In “Effects of ocean acidification on growth and photophysiology of two tropical reef macroalgae,” PLOS One (2023), an article co-authored by SEA’s Assistant Professor in Reef Biological Oceanography, Dr. Heather Page, researchers explored the impacts of ocean acidification on two common macroalgaes found along the Florida Reef Tract.
As the world grapples with climate change and bears witness to mass bleaching events along coral reefs, Page et al. built upon previous research to better understand how macroalgae species, Dictyota and Halimeda, respond to decreasing pH levels associated with rising carbon dioxide in the atmosphere. Understanding how different algae species respond to acidification is crucial for predicting reef health under the growing pressure of climate change.
Despite the commonality of Dictyota and Halimeda along the world’s reefs, Page et al. found that there is limited research on these species. Scientists determined additional research is required to better understand the impacts and effects of ocean acidification. Page et al. suggested future research should stem across varying regions and environmental conditions to better analyze the physiological and environmental mechanisms driving growth and primary production in reef macroalgae (Page et al., 2023).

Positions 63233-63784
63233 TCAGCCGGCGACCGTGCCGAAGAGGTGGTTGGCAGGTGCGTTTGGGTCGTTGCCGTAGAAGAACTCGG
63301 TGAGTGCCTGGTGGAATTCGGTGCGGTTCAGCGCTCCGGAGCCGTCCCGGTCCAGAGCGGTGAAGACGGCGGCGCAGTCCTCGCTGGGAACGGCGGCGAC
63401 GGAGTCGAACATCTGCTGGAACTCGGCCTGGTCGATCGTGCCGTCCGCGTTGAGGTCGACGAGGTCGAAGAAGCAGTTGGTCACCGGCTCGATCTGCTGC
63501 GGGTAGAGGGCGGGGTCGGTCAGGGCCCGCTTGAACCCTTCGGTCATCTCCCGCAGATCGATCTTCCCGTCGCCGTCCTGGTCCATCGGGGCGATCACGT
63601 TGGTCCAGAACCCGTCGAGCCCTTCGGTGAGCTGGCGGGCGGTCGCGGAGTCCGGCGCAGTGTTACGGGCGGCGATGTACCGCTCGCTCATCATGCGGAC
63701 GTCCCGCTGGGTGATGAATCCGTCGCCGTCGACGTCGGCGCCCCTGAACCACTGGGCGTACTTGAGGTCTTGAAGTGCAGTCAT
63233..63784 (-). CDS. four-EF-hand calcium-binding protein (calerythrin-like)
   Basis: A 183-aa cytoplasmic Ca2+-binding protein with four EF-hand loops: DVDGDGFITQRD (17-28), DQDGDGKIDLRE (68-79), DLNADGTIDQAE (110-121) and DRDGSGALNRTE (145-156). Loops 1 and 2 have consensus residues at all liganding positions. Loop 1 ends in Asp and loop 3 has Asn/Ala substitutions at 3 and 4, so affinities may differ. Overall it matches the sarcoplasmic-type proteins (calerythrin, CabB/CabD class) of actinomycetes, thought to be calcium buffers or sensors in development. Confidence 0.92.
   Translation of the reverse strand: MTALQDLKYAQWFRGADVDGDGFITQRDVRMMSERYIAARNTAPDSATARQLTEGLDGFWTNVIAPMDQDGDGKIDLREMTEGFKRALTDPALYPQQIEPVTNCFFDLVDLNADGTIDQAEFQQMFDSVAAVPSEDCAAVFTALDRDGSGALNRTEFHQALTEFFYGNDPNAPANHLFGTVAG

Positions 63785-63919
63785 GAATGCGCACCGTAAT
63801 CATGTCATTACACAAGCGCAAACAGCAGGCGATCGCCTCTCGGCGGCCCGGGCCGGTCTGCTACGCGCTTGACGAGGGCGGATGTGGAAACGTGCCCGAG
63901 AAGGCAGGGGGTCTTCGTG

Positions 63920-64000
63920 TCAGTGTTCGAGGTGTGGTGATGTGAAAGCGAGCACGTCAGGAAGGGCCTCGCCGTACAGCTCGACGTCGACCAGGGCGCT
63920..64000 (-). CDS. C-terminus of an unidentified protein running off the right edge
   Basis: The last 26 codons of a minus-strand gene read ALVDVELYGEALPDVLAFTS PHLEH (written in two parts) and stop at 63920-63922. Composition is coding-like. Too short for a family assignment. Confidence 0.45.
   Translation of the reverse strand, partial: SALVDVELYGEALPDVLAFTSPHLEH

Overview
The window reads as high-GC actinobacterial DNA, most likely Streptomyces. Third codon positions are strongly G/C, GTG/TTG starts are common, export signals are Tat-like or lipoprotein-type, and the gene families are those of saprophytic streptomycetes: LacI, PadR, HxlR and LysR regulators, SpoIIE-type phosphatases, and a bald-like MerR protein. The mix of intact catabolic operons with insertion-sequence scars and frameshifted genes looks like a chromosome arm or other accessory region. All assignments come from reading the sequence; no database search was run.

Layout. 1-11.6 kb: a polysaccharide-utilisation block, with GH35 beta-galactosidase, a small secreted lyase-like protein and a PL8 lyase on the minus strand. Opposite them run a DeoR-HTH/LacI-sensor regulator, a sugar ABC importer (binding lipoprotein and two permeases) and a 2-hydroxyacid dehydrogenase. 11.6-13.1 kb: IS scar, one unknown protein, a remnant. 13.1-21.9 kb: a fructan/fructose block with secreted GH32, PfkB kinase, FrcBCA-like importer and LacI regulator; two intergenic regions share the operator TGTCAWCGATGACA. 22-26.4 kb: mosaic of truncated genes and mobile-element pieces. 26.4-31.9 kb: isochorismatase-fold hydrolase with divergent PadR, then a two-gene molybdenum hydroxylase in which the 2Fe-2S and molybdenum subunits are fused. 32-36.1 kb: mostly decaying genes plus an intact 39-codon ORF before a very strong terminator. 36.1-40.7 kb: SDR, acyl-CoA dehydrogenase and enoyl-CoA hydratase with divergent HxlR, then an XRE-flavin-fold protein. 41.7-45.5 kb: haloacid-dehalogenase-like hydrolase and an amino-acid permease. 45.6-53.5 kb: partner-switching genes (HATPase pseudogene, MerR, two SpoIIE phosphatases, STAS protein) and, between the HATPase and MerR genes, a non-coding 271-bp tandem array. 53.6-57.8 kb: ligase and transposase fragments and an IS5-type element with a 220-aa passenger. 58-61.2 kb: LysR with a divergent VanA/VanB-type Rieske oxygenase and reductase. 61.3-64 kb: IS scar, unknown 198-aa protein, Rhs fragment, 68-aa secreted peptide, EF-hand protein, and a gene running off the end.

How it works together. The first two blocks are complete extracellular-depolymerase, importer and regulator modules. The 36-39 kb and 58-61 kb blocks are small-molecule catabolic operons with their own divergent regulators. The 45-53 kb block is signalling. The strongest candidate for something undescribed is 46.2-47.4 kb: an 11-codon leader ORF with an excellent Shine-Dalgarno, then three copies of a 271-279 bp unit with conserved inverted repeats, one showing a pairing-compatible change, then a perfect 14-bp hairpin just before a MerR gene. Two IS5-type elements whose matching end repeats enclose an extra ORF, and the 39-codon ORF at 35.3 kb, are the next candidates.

Dr. Page serves as Chief Scientist of SEA’s Coral Reef Conservation: Caribbean program. Designed for undergraduate students interested in gaining hands on experience in coral reef research, Coral Reef Conservation: Caribbean takes a wholistic approach in understanding human impacts on 2 coral reefs, the value of coral reefs to Caribbean Island communities, and examining reef management strategies.
The full research article can be found on PLOS ONE.
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